TV Show Review

TV Review: TABOO: Season 1, Episode 1: Shovels and Keys [BBC, FX]

Tom Hardy Taboo

Taboo Shovels and Keys Review

BBC and FX‘s Taboo: Season 1, Episode 1: Shovels and Keys introduced a lead character, James Keziah Delaney (Tom Hardy), that is one of the most strongly realized new TV characters of the 2017 television season. The viewer had little-to-no idea what James Delaney was like before he went to Africa. The man that had returned from those heat-drenched shores, however, had absolutely no fear of physical violence. James walked around London as if he were surrounded by invisible bodyguards. His unspoken bravado said a great deal about his self-confidence and his potential ability to handle himself in a fight.

James was person able to intimidate with his word and his demeanor in Shovels and Keys. When threatened with potential violence by multiple assailants, James’ testicle retort, which he spoke with absolute sincerity and conviction, a.) showed how insignificant the threat against him truly was, and b.) set a tone in the mind of the listener (and the viewer) about who he was and what he was capable of when provoked. Not many people are able to pull that off with a look in their eye and a few sentences. James was one of those people.

When James took part in the East India Trading Company meeting during the third act of Shovels and Keys, it was fascinating that he was surrounded yet quickly took command of the gathering. Information is power and James was fully versed in all available intelligence, both above board (people’s belief that the War of 1812 would end some day) and below it (secret negotiations to end the war were about to commence). The members of the East India Trading Company thought James was as ignorant of the situation as his sister Zilpha Geary (Oona Chaplin) and her husband Thorne Geary (Jefferson Hall). They were wrong and it was a wonderful, power-shift moment. James held all the cards and they did not. Whatever dollar amount was in that envelope paled in comparison to what that strip of land (e.g. potentially a major trading port in the coming years) was actually worth.

That meeting shed a brand new light on the East India Trading Company meeting that took place during the first act of Shovels and Keys. The first meeting referenced Horace Delaney (Edward Fox)’s timely death, an indication that Horace’s death was more than convenient and a coincidence. When it was revealed how valuable the land, Nootka Sound, was, it was easy to see how a company like East India (or one of its agents – directly working for the company, someone about to be enriched by East India, or someone seeking to earn East India’s favor) might be motivated to obtain it at all costs.

When poison was found in Horace’s stomach, an additional layer of mystery was added to the show. Who stood to gain by Horace’s death? Who indirectly stood to gain by Horace’s death? Who did the poisoning? Who had enough access to poison Horace? That is the great thing about the entities within Taboo: people and organizations look civilized on the outside but are something else entirely on the inside.

A sexual relationship between James and his sister Zilpha Geary was hinted at during Shovels and Ashes. Many variables led to this substitution: 1.) James said Africa couldn’t cure him of his love for her, 2.) his sister reminded him of her femininity in her first letter, 3.) her third letter implored James that the past should stay buried, 4.) James’ secret brother, whom may actually be his son, a secret love-child by Zilpha. This is all substitution at this point but is tantalizing none-the-less.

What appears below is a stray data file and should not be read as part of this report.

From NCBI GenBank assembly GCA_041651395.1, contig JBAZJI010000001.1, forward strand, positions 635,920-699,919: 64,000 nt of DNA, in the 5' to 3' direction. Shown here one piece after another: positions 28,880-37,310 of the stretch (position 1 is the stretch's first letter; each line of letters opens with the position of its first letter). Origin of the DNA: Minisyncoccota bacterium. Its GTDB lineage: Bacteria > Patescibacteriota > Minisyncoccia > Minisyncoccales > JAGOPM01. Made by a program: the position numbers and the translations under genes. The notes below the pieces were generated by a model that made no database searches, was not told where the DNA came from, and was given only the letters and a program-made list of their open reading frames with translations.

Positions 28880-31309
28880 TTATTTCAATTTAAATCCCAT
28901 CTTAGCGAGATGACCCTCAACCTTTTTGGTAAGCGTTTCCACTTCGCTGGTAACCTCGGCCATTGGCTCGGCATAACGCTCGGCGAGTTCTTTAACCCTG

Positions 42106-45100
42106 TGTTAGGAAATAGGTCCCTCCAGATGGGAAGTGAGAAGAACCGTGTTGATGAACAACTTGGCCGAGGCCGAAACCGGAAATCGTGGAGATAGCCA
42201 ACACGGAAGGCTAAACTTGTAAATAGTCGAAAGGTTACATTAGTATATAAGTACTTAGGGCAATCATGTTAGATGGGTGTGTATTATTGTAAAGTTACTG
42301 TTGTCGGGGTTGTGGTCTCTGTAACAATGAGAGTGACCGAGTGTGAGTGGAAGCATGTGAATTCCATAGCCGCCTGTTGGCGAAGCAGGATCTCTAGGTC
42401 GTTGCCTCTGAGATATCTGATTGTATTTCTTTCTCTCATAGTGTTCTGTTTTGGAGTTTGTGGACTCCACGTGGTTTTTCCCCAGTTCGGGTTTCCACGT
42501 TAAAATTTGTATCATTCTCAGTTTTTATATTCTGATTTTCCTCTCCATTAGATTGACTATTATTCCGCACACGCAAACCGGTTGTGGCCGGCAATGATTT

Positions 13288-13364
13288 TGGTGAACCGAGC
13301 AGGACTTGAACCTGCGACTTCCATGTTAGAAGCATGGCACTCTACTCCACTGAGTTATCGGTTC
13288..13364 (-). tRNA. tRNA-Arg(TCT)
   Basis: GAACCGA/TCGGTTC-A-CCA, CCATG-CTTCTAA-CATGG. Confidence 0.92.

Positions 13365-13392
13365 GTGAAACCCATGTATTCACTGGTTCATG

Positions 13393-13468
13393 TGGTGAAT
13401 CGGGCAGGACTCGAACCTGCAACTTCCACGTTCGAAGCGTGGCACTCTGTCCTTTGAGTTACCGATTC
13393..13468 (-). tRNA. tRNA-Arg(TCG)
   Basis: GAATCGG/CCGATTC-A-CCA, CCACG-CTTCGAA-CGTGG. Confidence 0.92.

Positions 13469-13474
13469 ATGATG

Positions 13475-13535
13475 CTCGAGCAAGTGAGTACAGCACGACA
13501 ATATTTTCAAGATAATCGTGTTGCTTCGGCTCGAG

Effective world creation was on display from the first moment Shovels and Ashes began. The setting for Taboo‘s narrative was like the backdrop to a dreary painting that no one knew they were trapped in. Music and sound played as accoutrements to what had already been created on-screen, adding to the dark, dank tone of the episode.

Example: Here was the heir to a shipping and alcohol manufacturing entity conversing with the prostitute, Helga (Franka Potente), that took his virginity when he was a teenager. That was the soiled environment birthed of Taboo. James traversed that tepid muck like a skilled land navigator.

Another example: The specters that James saw while waiting for the manner of his father’s death to be revealed. Because of those specters, the viewer realized that James’ hard-as-steel-exterior belied an haunted interior. Also telling was what James told each specter when they appeared – conscience appeasement and a paraphrase of nature vs. nurture. James’ demons and what’s left of his conscience will not be so easily satiated.

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About the author

Rollo Tomasi

A Political Science and MBA grad who started FilmBook during an eCommerce B-School course in 2008. Cinema and TV addict. Former writer at Empire Movies, Blogcritics, and Alternative Film Guide. In addition to writing for FilmBook, he also edits the copy published on the website, manages its writing staff, manages the back-end operations, site finances, its social network accounts, and works with publicists, actors, and companies on press coverage and promotions. He has also created ProMovieBlogger.com and Trending Awards.com.

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